What Are ‘Split Pots’ in Texas Hold’em?

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Suppose that you are playing live poker in Newtown Casino and you happen to be on a tie with another player, what happens? Well, that will usually result in both of you splitting the pot. But, what exactly is a tie, especially in a game of Texas Hold’em?

What is a ‘Tie’ in Texas Hold’em?

So, you played a game of Texas Hold’em and you’ve come to a point where only you and another player are left standing and vying to win the entire jackpot. There are five community cards that are shown on the board that signifies 2, 3, 4, 5, and 6 cards that constitutes two hearts, two clubs, and a card with a diamond suit.

The other player turns over their starting hand- revealing the numbers 3 and 4. They had two pairs before, but now, the board is straight.

You will then reveal to the other player that your cards actually show a king and queen of clubs.

Your opponent actually had four clubs and just missed one card that would resemble a river. So, who wins this game?

In a traditional game of Texas Hold’em, the player who holds the highest value card combination wins the pot. So, going back to the previous example, even if player A had two pairs of cards and you had higher value cards, the best cards that can be created from that scenario would be 2-3-4-5-6 and since the game already introduced five community cards that are available to both of the players left, then those cards can be used to somehow create a new combination- one that will actually win the pot.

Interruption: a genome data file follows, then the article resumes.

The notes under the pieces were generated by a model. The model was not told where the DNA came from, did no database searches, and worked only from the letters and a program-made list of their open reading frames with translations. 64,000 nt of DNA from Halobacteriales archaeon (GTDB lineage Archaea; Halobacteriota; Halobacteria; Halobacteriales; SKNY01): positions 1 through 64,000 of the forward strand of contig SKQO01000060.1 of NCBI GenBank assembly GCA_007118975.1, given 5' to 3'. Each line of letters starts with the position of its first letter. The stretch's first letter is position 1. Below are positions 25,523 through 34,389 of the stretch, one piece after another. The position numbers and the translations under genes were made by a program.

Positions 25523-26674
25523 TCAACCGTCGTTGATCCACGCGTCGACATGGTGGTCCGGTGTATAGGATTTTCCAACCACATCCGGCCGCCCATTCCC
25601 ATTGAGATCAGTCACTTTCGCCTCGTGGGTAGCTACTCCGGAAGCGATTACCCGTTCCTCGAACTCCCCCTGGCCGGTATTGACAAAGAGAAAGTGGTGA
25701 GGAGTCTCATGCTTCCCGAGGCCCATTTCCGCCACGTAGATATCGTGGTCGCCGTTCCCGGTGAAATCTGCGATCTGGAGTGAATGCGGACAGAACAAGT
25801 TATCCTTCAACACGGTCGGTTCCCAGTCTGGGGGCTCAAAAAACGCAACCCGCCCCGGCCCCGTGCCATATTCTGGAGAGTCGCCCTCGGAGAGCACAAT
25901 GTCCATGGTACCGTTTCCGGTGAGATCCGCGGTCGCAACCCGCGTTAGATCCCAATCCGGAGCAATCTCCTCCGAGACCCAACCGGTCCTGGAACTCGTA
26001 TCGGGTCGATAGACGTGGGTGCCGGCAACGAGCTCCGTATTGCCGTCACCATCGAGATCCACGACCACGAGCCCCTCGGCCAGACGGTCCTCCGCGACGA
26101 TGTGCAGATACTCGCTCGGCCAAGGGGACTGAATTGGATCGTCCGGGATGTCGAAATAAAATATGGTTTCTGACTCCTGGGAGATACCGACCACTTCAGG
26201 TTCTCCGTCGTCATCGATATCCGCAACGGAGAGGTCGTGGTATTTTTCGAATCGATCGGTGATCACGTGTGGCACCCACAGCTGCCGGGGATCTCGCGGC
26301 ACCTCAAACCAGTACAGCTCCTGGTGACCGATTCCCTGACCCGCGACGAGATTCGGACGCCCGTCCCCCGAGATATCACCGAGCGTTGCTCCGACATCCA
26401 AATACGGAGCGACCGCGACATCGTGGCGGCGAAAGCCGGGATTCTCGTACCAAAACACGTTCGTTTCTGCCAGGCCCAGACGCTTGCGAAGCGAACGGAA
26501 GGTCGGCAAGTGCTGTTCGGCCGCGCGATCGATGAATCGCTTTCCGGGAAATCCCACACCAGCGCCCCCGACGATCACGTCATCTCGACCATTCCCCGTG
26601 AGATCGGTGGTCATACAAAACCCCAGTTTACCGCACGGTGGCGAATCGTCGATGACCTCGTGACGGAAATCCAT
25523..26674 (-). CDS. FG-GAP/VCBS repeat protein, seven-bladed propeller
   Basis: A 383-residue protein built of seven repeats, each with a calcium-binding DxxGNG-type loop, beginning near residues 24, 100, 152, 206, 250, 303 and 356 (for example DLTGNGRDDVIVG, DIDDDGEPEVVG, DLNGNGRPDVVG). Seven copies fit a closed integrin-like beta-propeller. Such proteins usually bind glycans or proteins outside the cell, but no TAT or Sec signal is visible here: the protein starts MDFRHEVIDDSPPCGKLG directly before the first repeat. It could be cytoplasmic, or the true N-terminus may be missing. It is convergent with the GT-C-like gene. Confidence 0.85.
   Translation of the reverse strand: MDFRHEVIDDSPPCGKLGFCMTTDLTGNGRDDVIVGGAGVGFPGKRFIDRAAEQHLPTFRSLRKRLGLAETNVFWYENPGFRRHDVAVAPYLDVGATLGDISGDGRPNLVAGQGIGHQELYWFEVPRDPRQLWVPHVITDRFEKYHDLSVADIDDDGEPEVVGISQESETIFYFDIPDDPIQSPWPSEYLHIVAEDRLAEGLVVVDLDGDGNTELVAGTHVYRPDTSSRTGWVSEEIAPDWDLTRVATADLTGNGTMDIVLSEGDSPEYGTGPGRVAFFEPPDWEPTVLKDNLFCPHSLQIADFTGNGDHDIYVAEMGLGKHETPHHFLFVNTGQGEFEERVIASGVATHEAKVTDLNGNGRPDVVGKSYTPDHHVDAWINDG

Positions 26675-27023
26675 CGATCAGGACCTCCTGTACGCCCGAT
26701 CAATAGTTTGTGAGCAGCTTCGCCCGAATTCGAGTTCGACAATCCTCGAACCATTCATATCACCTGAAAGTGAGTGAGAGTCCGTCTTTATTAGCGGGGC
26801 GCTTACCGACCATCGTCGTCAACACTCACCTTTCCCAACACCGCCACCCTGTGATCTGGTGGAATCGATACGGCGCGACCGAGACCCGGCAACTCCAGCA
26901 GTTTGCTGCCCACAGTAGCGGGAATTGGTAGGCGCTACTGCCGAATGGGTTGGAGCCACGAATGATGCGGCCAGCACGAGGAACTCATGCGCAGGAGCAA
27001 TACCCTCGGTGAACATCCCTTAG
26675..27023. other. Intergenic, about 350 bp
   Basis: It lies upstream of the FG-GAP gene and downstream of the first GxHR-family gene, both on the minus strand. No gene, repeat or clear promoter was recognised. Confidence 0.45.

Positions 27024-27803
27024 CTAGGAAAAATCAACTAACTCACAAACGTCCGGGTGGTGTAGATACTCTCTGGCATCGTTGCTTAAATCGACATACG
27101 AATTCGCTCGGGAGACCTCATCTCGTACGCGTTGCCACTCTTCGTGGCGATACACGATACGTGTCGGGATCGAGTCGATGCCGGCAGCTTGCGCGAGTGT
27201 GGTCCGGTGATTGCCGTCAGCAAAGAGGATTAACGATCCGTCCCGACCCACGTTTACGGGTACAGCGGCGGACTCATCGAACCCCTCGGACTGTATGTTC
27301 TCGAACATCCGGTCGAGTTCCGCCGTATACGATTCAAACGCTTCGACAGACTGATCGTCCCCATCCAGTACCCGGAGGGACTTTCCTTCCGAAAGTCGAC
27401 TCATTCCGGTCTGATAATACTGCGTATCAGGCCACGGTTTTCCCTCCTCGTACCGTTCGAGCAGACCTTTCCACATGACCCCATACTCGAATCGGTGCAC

Unfortunately, because neither you nor the other player has created something out of the community cards, no one actually won the game. Therefore, this resulted in a split pot.

Okay, let’s take another example. Suppose that there are three players that call a pre-flop and the cards that are shown are 6-6-8. Player “A” has some aces and bets. Player “B” holds a four-flush and an Ace-King combo, and player “C” flops to a four straight.

On the next round, another community card actually happens to be a 6. Player “A” now has a total of six cards full of aces, player “B” still has a four-flush, and the third player folded as a result.

The last community card revealed to be another 6, so the board actually shows the numbers 6-6-8-6-6. The best hand that could possibly be created from these numbers would be the quad 6 coupled with an Ace card. And, since only two players from the three actually have these conditions met, then they would tie the game and, therefore, split the pot.

So, what can you glean from the information that is presented? It just means that whenever we take into consideration the community cards present on the board and the cards that we currently have on our hand and supposing that the other player actually has the same value of cards as you, then you will be splitting the pot because it is a virtual tie between the both of you.